This morning we saw one in our catmint (Nepeta) patch. It crawled beneath the tiny leaves, sharing space with honey bees, European wool carder bees, butterflies and assorted spiders.
Tonight scores of them stormed our pomegranate tree. In fact, they made the immature fruit their kitchen, living room and bedroom.
Although the leaffooted bug (Leptoglossus clypealis) is a pest of pistachios and almonds, we've never seen it on our pomegranate tree until today. Our tree, planted in 1927--back when Herbert Hoover was the U.S. president--has few pests. One year white flies attacked it mercilessly. Tonight leaffooted bugs claimed squatters' rights.
The adult bug is about an inch long with a white or yellow zigzag across its back. Shades of Zorro! Its most distinctive feature, however, are the leaflike appendages on its feet.
Back in 2009, integrated pest management specialist Frank Zalom, professor of entomology at the University of California, Davis, co-authored UC IPM Pest Management Guidelines on the leaffooted bug as it pertains to almonds. Zalom and his colleagues called attention to their needlelike mouthparts. The adults feed on young nuts "before the shell hardens." And after the nut is developed, "leaffooted bug feeding can still cause black spots on the kernel or wrinkled, misshapen nutmeats."
As for our pomegranate tree, we're not sure how well these leaffooted bugs can probe the tough, leathery fruit.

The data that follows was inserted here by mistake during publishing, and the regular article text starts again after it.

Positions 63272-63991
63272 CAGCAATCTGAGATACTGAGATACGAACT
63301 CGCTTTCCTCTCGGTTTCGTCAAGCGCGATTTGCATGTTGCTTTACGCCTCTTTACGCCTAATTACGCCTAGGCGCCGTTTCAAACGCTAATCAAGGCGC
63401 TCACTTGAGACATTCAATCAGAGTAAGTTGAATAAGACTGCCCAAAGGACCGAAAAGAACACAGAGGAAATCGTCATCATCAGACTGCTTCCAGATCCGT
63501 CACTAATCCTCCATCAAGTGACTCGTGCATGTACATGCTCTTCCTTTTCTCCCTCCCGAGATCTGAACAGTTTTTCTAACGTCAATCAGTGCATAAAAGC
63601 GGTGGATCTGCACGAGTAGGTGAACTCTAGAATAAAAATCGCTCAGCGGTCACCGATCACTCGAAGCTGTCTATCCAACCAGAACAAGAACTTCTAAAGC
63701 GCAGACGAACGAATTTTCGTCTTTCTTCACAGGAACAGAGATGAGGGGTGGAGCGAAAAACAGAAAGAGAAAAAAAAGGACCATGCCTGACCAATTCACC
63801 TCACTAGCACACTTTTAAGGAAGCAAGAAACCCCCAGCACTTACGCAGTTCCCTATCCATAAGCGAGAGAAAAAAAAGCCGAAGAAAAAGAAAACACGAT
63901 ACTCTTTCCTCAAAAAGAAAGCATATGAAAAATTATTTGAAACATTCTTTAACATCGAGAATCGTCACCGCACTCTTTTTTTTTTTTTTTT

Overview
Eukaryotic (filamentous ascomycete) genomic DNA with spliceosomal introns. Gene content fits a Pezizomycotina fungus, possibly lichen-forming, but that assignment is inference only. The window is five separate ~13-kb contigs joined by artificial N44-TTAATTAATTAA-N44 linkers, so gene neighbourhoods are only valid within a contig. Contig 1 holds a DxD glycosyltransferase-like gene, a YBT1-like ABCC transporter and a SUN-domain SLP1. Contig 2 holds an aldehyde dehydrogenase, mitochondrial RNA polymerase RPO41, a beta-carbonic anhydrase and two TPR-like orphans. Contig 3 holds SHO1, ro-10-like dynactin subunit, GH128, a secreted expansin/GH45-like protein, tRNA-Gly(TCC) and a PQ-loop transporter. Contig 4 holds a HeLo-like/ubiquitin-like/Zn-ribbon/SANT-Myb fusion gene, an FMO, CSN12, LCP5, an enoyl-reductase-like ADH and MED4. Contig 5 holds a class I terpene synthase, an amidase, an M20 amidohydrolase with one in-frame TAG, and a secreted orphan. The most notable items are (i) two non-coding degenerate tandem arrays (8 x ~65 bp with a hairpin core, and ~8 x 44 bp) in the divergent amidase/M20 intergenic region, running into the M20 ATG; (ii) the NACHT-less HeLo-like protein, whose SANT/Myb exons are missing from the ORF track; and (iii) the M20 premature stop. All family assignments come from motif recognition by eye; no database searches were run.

We open the pomegranates with a serrated knife...
Close-up of leaffooted bug. (Photo by Kathy Keatley Garvey)
Leaffooted bugs making pomegranates their kitchen, living room and bedroom. (Photo by Kathy Keatley Garvey)
Beady eyes, colorful antennae and appendages on its feet that look like leaves. (Photo by Kathy Keatley Garvey)
UC Integrated Pest Management Program entomologist Walt Bentley opened the meeting with an overview of the crop's most serious insect pests. Bentley suggested growers focus on omnivorous leaf rollers and cotton aphids. Ash whiteflies had been a pomegranate problem in the 1980s, until UC scientists introduced a natural enemy, encarsia, in 1991.
"This was an amazing biological control success," Bentley said.
Bentley admonished growers to protect the beneficial insects on their farms.
"Ash whitefly will eat you alive if you take encarsia away," he said.
Today, omnivorous leaf rollers are the key pomegranate pests. They move into the crop from weedy areas, feed on leaves, and unlike in grapes and peaches, will also feed inside pomegranate fruit.
"If you're not monitoring for it with pheromone traps you're going to get stung and it will cost you money," Bentley said. He suggested traps be placed in orchards in February.
Another important pest of pomegranates, cotton aphids, reduces crop yields and contaminates the fruit by excreting honeydew. Bentley described crop protection strategies for these pests plus ants, fork-tailed bush katydids, grape mealybug, false chinch bug, leaf-footed plant bug, citrus flat mite, navel orangeworm and filbert worm.